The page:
If you haven’t taken advantage of early or absentee voting, then today’s the day! Every vote counts so get out and do it!
I guess they threw out some of the charges against him so Joseph Floyd has decided to reenter the race for Guilford County Superior Court Judge.
I myself think it’s a little late to be reentering the race given that early voting started a week and a half ago now and there is only one more week to go before the election. Since he pulled out of the race so late in the game though, there wasn’t time to remove his name from the ballot so it’s been there all along for anyone who wanted to vote for him. We’ll see how this works out for him, eh?
I’m sure everyone has heard about the illegal electioneering email sent out on the WSSU computers. This afternoon, Friday, October 22nd, there will be a meeting of the NC Board of Elections to discuss this issue. Apparently WSSU is slated to be a site for early voting. Are they going to have posters for the Democrats next to the touch screens I wonder?
Anyway, if you can make it to Winston today, around lunch time, the meeting is at 1:00 pm at 201 N. Chestnut St.
You can read more (including the actual email itself) here at NC Tea Party.
I’ve made some updates to the 2010 elections page (and hope to be able to add some more soon). The updates include some information about the soil and water conservation district candidates which is definitely lacking. Yes! Weekly did little profiles of all of them and two of them responded to the UNC-TV questionnaire so links to those are on there to help you make up your mind. It’s definitely a tricky one. I am assuming that they are all using their real names this time around. Additionally, I’ve added a link to the Carolina Journal Online Voting Guide to the 13-candidate NC Court of Appeals race which opened up in August with the appointment of Jim Wynn to the U.S. Fourth Circuit Court of Appeals. NC is going to be the first state to use an instant runoff in a general election so we’ll see how that goes.
Absentee ballots went out a week or so ago and early voting starts this Thursday so there’s no time like the present to get informed!
I guess there is a campaign being launched today telling people why they should vote for a new quarter of a percent increase in the Guilford County sales tax. The argument is that voters have approved so many bonds that we must raise taxes to pay for them. Of course not all of the approved bonds have even been issued yet so there’s certainly no need to pay for any of those. Additionally, we’re supposed to believe the commissioners when they promise by paying more sales tax, we’ll get a lower increase in property taxes. That’s not that easy to measure and property tax rates are set annually but this sales tax increase would never expire without another vote.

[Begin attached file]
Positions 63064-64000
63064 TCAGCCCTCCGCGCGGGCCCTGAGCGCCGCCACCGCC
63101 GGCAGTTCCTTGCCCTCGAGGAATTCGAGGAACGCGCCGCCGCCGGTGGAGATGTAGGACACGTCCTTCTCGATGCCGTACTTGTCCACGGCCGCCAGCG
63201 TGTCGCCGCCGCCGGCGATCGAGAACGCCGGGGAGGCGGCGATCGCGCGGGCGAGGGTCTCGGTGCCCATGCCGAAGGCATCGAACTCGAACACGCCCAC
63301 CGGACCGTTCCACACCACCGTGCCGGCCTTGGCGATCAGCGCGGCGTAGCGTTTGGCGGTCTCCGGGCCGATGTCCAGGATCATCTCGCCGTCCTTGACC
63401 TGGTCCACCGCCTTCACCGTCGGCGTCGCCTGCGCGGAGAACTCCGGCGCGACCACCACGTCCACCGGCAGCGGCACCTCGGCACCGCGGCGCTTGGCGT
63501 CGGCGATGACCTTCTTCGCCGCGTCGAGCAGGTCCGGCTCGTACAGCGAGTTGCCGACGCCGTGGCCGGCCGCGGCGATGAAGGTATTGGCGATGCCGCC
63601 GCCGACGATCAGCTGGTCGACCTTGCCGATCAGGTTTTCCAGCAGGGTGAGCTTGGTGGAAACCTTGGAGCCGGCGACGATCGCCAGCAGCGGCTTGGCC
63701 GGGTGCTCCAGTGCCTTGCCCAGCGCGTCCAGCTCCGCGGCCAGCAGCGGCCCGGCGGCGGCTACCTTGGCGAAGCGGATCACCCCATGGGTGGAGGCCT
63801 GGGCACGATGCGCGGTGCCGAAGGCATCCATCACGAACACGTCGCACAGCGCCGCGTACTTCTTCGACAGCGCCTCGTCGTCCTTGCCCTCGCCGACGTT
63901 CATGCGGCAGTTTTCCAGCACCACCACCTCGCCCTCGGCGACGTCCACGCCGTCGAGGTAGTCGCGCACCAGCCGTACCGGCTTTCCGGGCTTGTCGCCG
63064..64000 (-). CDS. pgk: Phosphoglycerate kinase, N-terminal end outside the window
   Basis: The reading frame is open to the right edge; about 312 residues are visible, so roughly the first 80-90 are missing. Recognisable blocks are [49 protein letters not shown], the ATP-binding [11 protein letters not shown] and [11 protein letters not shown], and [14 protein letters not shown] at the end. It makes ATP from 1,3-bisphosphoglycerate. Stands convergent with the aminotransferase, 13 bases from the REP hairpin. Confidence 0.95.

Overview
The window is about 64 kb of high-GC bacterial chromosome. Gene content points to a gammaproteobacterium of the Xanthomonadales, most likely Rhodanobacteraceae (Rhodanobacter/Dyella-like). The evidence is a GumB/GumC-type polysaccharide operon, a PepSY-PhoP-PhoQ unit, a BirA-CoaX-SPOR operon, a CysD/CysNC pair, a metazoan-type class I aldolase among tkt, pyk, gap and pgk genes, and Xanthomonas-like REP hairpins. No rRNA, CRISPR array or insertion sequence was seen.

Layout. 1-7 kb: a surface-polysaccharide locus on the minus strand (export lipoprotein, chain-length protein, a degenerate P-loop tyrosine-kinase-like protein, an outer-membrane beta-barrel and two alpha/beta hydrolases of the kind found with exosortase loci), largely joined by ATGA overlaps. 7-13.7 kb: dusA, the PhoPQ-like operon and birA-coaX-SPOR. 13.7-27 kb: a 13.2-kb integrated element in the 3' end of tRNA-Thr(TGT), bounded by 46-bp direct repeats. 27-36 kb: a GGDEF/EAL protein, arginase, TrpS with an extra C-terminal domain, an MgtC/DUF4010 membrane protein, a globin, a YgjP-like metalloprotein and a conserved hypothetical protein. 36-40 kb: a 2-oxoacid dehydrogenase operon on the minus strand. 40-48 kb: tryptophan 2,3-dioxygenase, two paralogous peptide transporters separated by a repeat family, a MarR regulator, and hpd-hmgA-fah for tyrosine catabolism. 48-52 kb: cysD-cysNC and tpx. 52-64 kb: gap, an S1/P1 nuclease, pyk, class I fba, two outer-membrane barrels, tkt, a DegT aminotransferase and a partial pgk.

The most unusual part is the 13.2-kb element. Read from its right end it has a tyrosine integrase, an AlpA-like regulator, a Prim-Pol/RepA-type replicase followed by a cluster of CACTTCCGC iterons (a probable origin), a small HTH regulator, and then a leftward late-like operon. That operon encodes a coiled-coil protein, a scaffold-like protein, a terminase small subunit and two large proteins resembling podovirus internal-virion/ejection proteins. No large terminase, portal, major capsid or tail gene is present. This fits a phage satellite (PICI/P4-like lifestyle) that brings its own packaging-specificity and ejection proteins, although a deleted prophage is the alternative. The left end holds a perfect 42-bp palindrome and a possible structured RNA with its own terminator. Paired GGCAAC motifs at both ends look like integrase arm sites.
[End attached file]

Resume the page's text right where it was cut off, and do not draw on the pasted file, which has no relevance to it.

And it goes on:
Why doesn’t the county try cutting to the bone before asking for more money from county residents? Sure, there’s been no property tax increase in the past couple of years but I haven’t seen a lot of evidence of cutting from the county either (unless you count stiffing the city of Greensboro for the library).
Let’s see if they can work on spending within the money they currently have instead of demanding a “raise” from taxpayers. And if the economy was good, I’d be saying the same thing.
This is a serious issue. It’s one thing to need help filling out your absentee ballot form because your hands don’t work well enough for you to write or your vision is so poor that you can’t see the form.
Yet it boggles the mind that an adult who the state feels is in need of a legal guardian is at the same time deemed qualified to vote. Aren’t there any standards? (I found this out while getting the form to request my absentee ballot, btw. Get yours if you need one!) I would imagine your “legal guardian” could go with you to the polls too?
George Will’s got the answer in his column. Last paragraph at the bottom:
“He [Paul E. Barton] has estimated that about 90 percent of the difference in schools’ proficiencies can be explained by five factors: the number of days students are absent from school, the number of hours students spend watching television, the number of pages read for homework, the quantity and quality of reading material in the students’ homes — and, much the most important, the presence of two parents in the home. Public policies can have little purchase on these five, and least of all on the fifth.”
Something that should be obvious to someone with the most basic observation skills but, in any case, sadly, GCS can implement all the policies it wants to try and close the achievement gap but the real way to do that begins at home. Or they could just push all of the high achievers out of the public school system and then the gap would close itself!